1. Founded by Amanda Figueroa and Ravon Ruffin in 2018.
nomadic
arts
incubator

Brown Art Ink1

Brown Art Ink is a nomadic community incubator to support the arts ecosystem for artists, cultural practitioners, and communities of color.2 Our work is firmly rooted in community and place as site of memory and cultural geography.

amanda figueroa, co-founder
Amanda believes art is a tool to fight economic injustice. This belief is central to her work as Resource Manager, leading fundraising and other initiatives to unlock institutional resources for artists. She lives in Roxbury and is completing her PhD at Harvard University.
ravon ruffin, co-founder
As Community Manager, Ravon leads our efforts in creating deep relationships with artists and local communities. Her practice is a commitment to the futures of BIPOC communities, online and IRL. She is based in Brooklyn.
2. Brown, Adrienne Maree. Emergent Strategy: Shaping Change, Changing Worlds. Chico, CA: AK Press, 2017.
we operate with three goals in mind

Mission

Ensure opportunities for artists of color to have sustainable art careers with livable wages, fair work conditions, and equitable partnerships with institutions
Invest in the arts at the local-level to support artists, communities, and local economies against displacement and exploitation.3
Advocate for the presence, the needs, and the issues of local artists and communities to be reflected in the public programming and initiatives of large arts and cultural institutions4
We pursue these goals through two types of work

with Artists5

Create paid opportunities to show work in museums, art spaces, and public programs at fair rates
Provide services and resources for amplification, artist statements and resumes, project management, and in negotiating for contracted work -- let artists be artists
Put artists in direct relationship with their local communities as a way to build trust, accessibility, and mutual awareness, through intimate gatherings, community-centered programs, and art talks6

with Organizations7

Deepen their ability to be in alignment with local community and artists needs, through public programming and ethical collaborations, toward the futures of artists and communities of color
Enhance their internal capacity for equitable exchanges with communities of color through professional training, curriculum building, and audience research
3. “The People’s Cultural Plan for Working Artists and Communities in New York City,” n.d., https://www.peoplesculturalplan.org/.
4.“Why Public Art Matters” (Americans for the Arts Public Art Network Council, 2018), https://www.americansforthearts.org/by-program/reports-and-data/legislation-policy/naappd/why-public-art-matters-2018
5. Levinas, Emmanuel, and Philippe Nemo. Ethics and Infinity: Conversations with Philippe Nemo. Pittsburgh: Duquesne University Press, 2011.
6. González, Jennifer A. Subject to Display: Reframing Race in Contemporary Installation Art. Cambridge, MA: MIT, 2011.
7. Bishop, Claire, and Dan Perjovschi. Radical Museology: Or, Whats Contemporary in Museums of Contemporary Art? London: Koenig, 2014.
current project

Women-in-Residence

Women-in-Residence documents the histories and trajectories of women of color in the arts and culture fields. Artists, curators, musicians, producers, and art laborers of all stripes have had to discover their own paths to navigate societal and institutional roadblocks.8 In this digital archive, we highlight their presence and retrace their paths so that others can follow in their footsteps.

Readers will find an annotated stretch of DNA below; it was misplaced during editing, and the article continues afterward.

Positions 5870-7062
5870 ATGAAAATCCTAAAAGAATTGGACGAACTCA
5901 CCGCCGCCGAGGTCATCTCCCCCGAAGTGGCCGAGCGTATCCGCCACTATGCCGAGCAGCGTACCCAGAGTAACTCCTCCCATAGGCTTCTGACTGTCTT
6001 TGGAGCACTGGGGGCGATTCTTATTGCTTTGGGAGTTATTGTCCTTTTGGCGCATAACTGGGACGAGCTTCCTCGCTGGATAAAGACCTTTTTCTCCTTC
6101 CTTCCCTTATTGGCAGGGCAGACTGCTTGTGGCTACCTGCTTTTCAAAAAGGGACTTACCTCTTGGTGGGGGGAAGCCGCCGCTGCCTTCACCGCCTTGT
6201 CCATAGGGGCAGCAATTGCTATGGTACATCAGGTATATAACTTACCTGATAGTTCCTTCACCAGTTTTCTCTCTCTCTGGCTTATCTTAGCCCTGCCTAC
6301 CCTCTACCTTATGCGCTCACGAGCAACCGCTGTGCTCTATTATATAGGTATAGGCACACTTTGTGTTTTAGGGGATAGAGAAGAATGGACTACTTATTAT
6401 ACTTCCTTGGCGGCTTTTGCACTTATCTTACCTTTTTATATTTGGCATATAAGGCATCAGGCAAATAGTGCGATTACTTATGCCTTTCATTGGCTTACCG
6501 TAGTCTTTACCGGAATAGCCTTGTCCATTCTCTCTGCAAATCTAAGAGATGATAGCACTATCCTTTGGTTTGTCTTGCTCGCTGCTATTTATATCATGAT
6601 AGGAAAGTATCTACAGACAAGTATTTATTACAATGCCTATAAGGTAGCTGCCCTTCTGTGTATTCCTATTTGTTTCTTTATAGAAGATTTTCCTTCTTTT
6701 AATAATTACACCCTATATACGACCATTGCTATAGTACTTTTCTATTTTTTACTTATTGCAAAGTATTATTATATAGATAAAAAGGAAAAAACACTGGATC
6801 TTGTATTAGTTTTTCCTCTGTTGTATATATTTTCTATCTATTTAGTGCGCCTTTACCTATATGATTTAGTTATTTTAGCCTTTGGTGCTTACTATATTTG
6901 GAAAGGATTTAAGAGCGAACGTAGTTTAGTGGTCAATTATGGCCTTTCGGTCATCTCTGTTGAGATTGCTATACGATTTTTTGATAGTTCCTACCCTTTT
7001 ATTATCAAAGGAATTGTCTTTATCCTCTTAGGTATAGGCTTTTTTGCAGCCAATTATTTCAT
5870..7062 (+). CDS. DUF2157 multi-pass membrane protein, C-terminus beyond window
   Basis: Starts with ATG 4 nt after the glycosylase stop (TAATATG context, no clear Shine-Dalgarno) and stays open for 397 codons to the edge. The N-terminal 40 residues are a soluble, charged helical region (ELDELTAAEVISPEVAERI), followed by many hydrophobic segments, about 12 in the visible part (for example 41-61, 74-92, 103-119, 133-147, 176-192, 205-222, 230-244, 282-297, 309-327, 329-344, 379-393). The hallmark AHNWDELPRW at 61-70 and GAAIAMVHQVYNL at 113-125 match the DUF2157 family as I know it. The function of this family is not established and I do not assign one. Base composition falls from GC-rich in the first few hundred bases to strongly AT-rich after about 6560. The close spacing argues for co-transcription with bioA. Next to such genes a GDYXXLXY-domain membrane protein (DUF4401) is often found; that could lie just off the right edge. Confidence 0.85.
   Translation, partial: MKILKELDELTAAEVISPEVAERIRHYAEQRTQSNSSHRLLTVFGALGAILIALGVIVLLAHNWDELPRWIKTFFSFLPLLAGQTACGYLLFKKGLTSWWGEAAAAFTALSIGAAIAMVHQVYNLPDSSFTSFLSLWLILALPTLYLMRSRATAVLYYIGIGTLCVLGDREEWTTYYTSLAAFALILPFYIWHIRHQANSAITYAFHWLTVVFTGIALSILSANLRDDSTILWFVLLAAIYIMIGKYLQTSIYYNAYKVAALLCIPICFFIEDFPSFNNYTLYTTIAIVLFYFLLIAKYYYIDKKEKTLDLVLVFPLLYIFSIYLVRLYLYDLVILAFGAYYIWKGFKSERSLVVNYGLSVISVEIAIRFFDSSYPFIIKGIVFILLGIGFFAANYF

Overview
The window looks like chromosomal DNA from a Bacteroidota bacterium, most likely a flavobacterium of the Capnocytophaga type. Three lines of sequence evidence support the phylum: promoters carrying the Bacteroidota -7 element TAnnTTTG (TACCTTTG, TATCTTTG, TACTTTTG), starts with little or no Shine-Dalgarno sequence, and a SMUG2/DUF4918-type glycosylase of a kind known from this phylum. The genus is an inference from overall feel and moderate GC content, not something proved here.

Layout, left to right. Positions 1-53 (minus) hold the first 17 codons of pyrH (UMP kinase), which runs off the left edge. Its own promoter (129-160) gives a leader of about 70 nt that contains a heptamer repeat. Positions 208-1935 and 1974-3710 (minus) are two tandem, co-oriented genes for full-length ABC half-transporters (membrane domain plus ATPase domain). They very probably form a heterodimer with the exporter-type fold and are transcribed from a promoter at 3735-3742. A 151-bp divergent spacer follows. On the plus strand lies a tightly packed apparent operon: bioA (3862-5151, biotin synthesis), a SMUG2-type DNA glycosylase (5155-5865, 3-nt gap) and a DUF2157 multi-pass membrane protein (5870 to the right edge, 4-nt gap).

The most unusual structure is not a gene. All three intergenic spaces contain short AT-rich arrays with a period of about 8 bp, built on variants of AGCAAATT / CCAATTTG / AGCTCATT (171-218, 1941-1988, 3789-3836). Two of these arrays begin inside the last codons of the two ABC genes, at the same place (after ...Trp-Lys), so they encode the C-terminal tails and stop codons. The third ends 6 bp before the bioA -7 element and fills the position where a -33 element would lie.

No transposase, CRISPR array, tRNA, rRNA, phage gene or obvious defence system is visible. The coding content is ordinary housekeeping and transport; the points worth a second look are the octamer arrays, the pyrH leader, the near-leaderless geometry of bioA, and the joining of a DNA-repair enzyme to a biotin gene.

view the project

Frequently Used Terms

incubator

We are an independent resource for artists and art workers of color, and their local communities. Artists and art workers of color are underfunded and underrepresented in the arts industry. Our work is a practice of care toward their artistic contributions and the preservation of their work.

Women

Our definition of women is inclusive of cis-gender, trans femmes, and women identifying folks. We recognize and seek to address the very specific ways economic injustice intersects with sexism.

women of color / poc / bipoc

We reference Women of Color and People of Color as an abbreviated means to address the collective marginalization of non-white, non-male groups in the US. However, we recognize that Black and Indigineous peoples have a particular relationship to state-sanctioned violence and oppression that is historical and felt today.

Art and Cultural Worker

Professionals who work in the arts industry and contribute to the support of artists, their development, and strive to demystify artistic practices.

community

Our work is in fellowship with community and interdependent to their desires for a collective future. We defer to the expertise, cultural wealth and memory of community members.

archive

Traditionally centers of power, we push against the implicit nature of archives of oppression. This archive is an act of resistance to the silos and exclusionary created by white patriarchal and heteronormative practitioners. See also: Women-in-Residence.

ecosystem

We use the term ecosystem to imagine a practice of art production, arts education, and curation that is anti-oppressive. We believe in the necessity of relationships, collaboration, and equitable exchange, in order to create a sustainable arts ecosystem that supports of color artists, art workers, and communities.

equity

We advocate for artists, art workers, and cultural producers for livable wages, fair work conditions, workplace transparency, and pathways for professional growth.

citation / memory

“Citation is feminist memory. Citation is how we acknowledge our debt to those who came before; those who helped us find our way when the way was obscured because we deviated from the paths we were told to follow.” (Living A Feminist Life (2017), Sara Ahmed)